World leaders pay tribute to Mandela


Leaders from around the world have converged on a football stadium in Soweto South Africa to pay tribute to Nelson Mandela. President Barak Obama will lead the tributes from international State figures. Here from the UK the Prime Minister David Cameron, Labour’s Ed Miliband and Liberal Democrat Nick Clegg will all be in attendance.

South African’s themselves made their way to the 95,000 capacity stadium in the early hours of the morning to ensure they got t a seat despite heavy rain falls. Many were signing and dancing to the beat of freedom songs, anthem which helped a people through its darkest years.

Other figures such as former Secretary of State Hilary Clinton and former Prime Minister Tony Blair have just arrived along with French Prime Minister François Hollande and former Prime Minister Nicolas Sarkozy. Celebrities too have travelled to Soweto to pay their respects including Bono, super model Naomi Campbell, and Hollywood actress Charliz Theron.

In some quarters around the world there has been a backlash to politicians and media outlets wanting to pay tribute to this extra ordinary man’s life. First out the blocks was the Spectator writer Rod Liddle who tweeted:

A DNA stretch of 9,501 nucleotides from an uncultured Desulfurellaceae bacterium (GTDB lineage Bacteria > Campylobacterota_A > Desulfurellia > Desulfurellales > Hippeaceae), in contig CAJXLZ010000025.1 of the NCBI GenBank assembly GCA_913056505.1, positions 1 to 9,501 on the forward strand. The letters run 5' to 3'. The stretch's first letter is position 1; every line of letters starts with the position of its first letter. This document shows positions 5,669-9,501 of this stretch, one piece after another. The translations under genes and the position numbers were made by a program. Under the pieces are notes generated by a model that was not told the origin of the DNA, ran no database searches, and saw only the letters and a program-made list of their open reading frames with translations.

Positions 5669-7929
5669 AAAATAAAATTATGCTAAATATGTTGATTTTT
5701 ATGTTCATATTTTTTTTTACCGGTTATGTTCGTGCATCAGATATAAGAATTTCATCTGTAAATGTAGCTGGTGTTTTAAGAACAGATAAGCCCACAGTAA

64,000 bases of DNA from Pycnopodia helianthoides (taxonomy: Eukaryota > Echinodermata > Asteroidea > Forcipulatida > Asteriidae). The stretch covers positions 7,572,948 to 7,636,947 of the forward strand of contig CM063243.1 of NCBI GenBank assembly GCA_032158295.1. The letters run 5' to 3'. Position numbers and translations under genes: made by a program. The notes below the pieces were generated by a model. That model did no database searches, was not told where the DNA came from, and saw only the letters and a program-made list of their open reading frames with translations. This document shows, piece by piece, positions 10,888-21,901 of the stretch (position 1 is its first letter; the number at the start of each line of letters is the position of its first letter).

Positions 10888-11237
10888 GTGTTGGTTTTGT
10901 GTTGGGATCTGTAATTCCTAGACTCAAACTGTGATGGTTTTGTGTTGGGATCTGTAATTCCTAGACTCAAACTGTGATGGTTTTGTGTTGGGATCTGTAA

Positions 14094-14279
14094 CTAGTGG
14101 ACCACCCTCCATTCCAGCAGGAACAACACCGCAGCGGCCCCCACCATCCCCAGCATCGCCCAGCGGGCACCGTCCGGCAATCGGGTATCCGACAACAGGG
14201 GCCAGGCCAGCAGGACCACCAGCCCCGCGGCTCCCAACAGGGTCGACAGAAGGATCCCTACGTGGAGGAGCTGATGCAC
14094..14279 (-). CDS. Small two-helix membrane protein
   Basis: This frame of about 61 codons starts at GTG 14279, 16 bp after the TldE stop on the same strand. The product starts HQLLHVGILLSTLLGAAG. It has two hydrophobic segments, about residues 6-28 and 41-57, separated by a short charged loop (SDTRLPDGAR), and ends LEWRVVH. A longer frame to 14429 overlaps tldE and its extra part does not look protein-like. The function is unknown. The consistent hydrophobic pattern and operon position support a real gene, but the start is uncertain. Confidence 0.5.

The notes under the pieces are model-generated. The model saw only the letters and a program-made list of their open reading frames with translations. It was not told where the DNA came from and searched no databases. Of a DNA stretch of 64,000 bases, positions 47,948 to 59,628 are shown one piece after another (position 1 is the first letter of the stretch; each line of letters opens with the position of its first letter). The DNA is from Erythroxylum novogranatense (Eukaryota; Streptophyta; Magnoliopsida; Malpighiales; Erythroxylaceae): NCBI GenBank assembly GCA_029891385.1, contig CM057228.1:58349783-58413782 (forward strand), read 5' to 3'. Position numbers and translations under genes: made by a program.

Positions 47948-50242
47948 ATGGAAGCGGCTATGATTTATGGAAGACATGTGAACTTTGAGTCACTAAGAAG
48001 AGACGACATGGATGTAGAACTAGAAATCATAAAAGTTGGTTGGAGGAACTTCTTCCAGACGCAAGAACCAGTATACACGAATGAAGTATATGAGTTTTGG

For Christ's sake BBC, give it a bloody break for five minutes, will you?

It's as if the poor bugger now has to bear your entire self-flagellating white post-colonial bien pensant guilt; look! Famous nice black man dies!’.

LBC Nick Ferrari seemed to echo those sentiments in his radio programme too.

But what these naysayers conveniently ignore is the simple fact that in spite of Mandela’s own faults, has there every been a man in the last 100 years that has been vehemently committed to defeating great injustice and then showing the healing power of forgiveness. That’s why he is revered, that is why so many leaders and ordinary people want to show their respect.

It’s a shame that Liddle, Ferrari and the other naysayers don’t get it. Truth is they would be better human beings for understanding that Mandela was much more that ‘a nice black man’.

President Obama's speech:


Simon Woolley